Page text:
A Millionaire Corner survey of affluent investors found that 28 percent reported education costs to be their primary source of debt.
Parents are relying more on grants and scholarships than other types of funding to help cover college costs, according to a Sallie Mae study released Tuesday. Grants and scholarships cover 30 percent of college costs for a typical American family, the survey of 1,602 undergraduates and parents of undergraduates found.
Other college funding sources include personal income and savings (27 percent), student borrowing (18 percent), student income and savings (11 percent), parental borrowing (9 percent) and contributions from relatives and friends (5 percent).
The recession and prolonged economic recovery has placed added stress on parents’ ability to pay for college from the income and savings, the study finds. Parents’ average out-of-pocket spending has decreased by 35 percent since 2010 with the result that over the last three years, parent income and savings has paid for a smaller share of total college costs: 27 percent this year compared to 37 percent at its peak in 2010.
As a result, there is an increased reliance on 529 college savings plans. More families (17 percent) used 529 college savings plans to pay for college this year than in any other year. Eleven percent of low-income families reported using 529 plans, up from 5 percent in 2012. Middle-income families’ participation in 529 college saving plans has grown from 12 percent in 2012 to 16 percent this year, while more than one-fourth (26 percent) of high-income families—up from 16 percent in 2012—are invested in these plans.
While 85 percent of parents (the highest percentage in the last five years) strongly agree that college is a worthwhile investment in their childrens’ futures, they are also increasingly cost-conscious. “Most eliminated colleges from their choce set due to cost at some point during the admissions process,” the report states, “and almost all took at least one action to make college more affordable such as increasing work hours, having the student live at home, or filing education tax credits.”
Worry about paying for college subsides with age, according to a 2013 Millionaire Corner study of Main Street investors with a net worth between $100,000 and $1 million (not including primary residence). Sixty-percent of investors under 45 said they are concerned about financing the education of their children compared with 43 percent of those between 45 and 54 and 29 percent of Baby Boomers ages 55-64.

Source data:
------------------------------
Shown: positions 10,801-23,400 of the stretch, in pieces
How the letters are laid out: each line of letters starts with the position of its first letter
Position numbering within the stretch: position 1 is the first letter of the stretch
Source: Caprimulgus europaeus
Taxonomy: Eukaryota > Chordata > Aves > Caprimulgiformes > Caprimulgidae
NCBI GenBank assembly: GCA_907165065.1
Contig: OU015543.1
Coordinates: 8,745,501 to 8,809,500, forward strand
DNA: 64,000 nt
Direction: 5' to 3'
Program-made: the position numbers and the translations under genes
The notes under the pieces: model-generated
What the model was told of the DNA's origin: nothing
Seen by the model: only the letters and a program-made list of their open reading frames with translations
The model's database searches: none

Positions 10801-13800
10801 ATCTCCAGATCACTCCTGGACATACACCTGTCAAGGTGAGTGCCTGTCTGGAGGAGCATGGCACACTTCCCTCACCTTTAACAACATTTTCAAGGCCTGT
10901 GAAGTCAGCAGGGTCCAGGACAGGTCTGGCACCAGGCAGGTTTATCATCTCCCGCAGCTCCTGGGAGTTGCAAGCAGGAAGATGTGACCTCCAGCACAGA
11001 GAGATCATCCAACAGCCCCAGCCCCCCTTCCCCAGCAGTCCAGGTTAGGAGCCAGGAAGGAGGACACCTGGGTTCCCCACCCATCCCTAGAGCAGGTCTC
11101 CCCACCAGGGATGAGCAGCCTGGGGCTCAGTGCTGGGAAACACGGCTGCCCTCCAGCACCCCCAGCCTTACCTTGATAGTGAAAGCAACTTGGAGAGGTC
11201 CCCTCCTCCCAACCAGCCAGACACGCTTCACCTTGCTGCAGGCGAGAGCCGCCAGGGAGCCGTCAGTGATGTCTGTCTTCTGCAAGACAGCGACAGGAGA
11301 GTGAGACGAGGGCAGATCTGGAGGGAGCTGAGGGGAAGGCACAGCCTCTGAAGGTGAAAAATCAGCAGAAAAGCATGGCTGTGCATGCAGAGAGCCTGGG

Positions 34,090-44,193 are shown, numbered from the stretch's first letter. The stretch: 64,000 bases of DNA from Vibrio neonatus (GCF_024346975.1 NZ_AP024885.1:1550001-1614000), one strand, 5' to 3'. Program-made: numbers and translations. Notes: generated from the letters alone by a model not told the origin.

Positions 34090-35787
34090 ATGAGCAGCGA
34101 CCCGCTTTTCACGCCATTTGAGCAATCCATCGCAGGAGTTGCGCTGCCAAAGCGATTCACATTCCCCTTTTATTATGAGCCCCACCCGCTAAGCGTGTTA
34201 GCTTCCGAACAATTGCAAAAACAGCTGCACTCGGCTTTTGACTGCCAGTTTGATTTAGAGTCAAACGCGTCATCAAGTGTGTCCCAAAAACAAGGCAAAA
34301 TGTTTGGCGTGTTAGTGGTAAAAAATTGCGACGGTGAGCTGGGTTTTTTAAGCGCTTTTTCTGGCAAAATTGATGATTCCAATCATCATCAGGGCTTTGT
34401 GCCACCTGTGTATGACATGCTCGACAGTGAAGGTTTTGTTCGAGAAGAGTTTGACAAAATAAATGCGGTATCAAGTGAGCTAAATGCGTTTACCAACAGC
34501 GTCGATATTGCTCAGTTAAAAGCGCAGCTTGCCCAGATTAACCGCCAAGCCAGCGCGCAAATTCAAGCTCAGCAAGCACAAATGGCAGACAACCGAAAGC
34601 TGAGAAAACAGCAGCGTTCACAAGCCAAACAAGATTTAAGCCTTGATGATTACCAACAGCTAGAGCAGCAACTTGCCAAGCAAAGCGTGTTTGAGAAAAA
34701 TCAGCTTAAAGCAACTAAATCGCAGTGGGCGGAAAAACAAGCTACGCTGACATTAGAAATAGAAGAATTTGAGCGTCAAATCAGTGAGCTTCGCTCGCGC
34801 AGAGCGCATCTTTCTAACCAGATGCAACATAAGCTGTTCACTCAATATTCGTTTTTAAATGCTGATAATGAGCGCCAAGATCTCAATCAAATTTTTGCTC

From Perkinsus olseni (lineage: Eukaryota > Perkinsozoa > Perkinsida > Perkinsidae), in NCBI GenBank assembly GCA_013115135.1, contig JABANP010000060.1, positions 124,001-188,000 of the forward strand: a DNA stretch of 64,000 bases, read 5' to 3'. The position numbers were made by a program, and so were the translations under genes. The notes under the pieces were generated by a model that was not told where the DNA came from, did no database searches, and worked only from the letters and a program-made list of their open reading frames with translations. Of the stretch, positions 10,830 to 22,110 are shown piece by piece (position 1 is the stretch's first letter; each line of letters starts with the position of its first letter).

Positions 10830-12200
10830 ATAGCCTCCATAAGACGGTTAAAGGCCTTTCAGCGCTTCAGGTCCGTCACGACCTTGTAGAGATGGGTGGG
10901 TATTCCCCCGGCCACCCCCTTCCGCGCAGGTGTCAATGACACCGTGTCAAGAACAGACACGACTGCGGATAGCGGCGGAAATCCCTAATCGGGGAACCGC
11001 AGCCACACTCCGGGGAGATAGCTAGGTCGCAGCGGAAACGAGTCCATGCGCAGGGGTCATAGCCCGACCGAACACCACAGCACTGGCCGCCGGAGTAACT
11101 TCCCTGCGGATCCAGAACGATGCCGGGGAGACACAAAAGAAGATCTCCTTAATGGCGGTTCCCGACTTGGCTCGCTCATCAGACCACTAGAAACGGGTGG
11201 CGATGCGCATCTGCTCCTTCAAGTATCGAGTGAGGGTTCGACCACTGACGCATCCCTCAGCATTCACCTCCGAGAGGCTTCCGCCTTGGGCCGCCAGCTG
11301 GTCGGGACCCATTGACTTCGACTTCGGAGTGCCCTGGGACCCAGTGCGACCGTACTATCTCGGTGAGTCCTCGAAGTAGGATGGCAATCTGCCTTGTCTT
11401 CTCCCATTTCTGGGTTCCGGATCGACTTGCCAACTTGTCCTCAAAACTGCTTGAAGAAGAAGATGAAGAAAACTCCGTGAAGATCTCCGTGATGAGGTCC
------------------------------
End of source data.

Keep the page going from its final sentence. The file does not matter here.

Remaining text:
A 2012 Spectrem’s Millionaire Corner survey of affluent investors found that 28 percent reported education costs to be their primary source of debt. Not surprisingly, younger and less affluent investors were more likely to be impacted by paying for college, with those with less than $100,000 in investable assets the most likely to be burdened by student debt. Thirty-seven percent identified education costs as a source of debt, compared to 20 percent of individuals with investable assets of $1 million or more. More than 44 percent of investors younger than age 40 said paying for college has led them into debt.
Close to half of the older parents (47 percent of investors in their 40s and about 46 percent of investors in their 50s) reported paying 100 percent of these college costs. The vast majority of families surveyed – more than 75 percent of investors age 40 and younger and more than 80 percent of investors in their 40s and 50s – say they have planned for a long time to pay for the educational expenses of their children. About one-third of investors in their 40s and 40 percent of investors in their 50s have had to cut back on other spending to pay for their children’s college expenses.
Donald Liebenson writes news and features for Millionaire Corner. He has been published in the Chicago Tribune, The Chicago Sun-Times, The Los Angeles Times, Fiscal Times, Entertainment Weekly, Huffington Post, and other outlets. He has also served as a marketing writer for Chicago-based Questar Entertainment and distributor Baker & Taylor.
A graduate of the University of Southern California, he is married with a college-age son. He also writes extensively about entertainment.